SPRING HILL — Every dog has its day. And Hernando County canines got theirs Saturday with the opening of Rotary Centennial Park.
"It's a godsend," said Beth Hiller, whose 3-year-old pit bull mix named Daisy was among the first pooches to try out the new 8-acre facility on Sandlor Street off Landover Boulevard.
For Hiller, the opening of the county's first designated dog park means that she will no longer have to drive to Lutz on weekends to let Daisy run.
"We've needed one for a long time," she said. "I think it's going be used a lot."
That appeared to be evident by the 100 or so dog owners who showed up at Rotary Centennial Park on Saturday with their canine friends in tow.
Steve Latch, owner of a 6-year-old Weimaraner mix named Max, said he was happy that the county decided to build a dog park, but thought it should have been done years ago.
"Seeing that dogs aren't allowed in county parks, you would have thought the message had gotten through a long time ago," said Latch as he watched Max chase after a tennis ball. "I hope the trend continues."
Though plans for the park were announced more than four years ago, the project, which was initiated with financial contributions from the Spring Hill Central Rotary Club, faced several delays because of the difficulty in raising money. In December, Hernando County parks director Pat Fagan persuaded county commissioners to use $25,000 in park impact fee dollars to complete the restrooms, parking area and sidewalks. The Rotary Club has pledged to pay the money back to the county.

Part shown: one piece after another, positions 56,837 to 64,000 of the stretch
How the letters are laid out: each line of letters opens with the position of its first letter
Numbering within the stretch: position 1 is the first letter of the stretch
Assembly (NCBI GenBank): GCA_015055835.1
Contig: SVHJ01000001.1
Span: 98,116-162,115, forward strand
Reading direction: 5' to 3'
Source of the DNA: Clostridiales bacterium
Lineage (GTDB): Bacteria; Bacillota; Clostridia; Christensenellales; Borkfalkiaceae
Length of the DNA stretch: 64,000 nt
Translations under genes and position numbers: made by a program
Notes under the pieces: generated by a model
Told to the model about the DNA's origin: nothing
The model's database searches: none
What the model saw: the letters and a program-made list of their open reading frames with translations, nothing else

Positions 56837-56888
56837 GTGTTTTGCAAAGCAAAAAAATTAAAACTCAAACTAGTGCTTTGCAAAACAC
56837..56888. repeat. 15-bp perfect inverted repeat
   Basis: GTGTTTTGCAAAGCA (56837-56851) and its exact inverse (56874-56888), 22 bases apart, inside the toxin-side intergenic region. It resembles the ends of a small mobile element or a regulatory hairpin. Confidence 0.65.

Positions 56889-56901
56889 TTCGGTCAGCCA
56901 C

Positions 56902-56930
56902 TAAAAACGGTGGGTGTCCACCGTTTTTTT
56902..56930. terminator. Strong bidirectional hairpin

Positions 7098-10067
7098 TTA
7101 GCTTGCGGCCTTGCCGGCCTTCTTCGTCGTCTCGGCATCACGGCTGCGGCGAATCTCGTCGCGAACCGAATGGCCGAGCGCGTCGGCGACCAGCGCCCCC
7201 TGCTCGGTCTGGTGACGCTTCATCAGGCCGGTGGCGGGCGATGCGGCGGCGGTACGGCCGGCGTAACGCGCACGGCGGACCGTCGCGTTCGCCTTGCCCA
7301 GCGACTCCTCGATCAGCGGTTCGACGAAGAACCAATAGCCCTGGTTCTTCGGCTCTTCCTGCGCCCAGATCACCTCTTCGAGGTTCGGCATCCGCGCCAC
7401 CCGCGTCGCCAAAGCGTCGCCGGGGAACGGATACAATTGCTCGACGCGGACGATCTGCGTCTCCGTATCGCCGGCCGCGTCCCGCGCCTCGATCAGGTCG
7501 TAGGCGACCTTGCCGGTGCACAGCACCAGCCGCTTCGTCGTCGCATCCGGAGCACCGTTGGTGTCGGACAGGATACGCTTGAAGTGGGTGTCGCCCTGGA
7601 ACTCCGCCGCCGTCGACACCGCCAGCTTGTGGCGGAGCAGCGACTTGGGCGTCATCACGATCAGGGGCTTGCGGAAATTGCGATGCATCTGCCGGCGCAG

"I think it was money well spent," said Fagan, who was on hand at Saturday's dedication ceremonies. "This was something that people will support and use for years to come."
The park has a 6-foot-high chain-link perimeter fence with separate open areas for small dogs, larger dogs and service dogs to socialize. It also includes an area where leashed pets can be walked.
Other dog-friendly amenities in the park include automatic water dishes, covered rest areas and restrooms for visitors.
Strict rules require that dog owners keep their pets under control and clean up their messes.
Doug Dawry doesn't think that will be much of a problem.
"Most people who own dogs are used to looking after them," said Dawry, who brought his 2-year-old Labrador retriever, Rocky, to the park. "They don't let them get into fights. They love them too much."
Logan Neill can be reached at firstname.lastname@example.org or (352) 848-1435.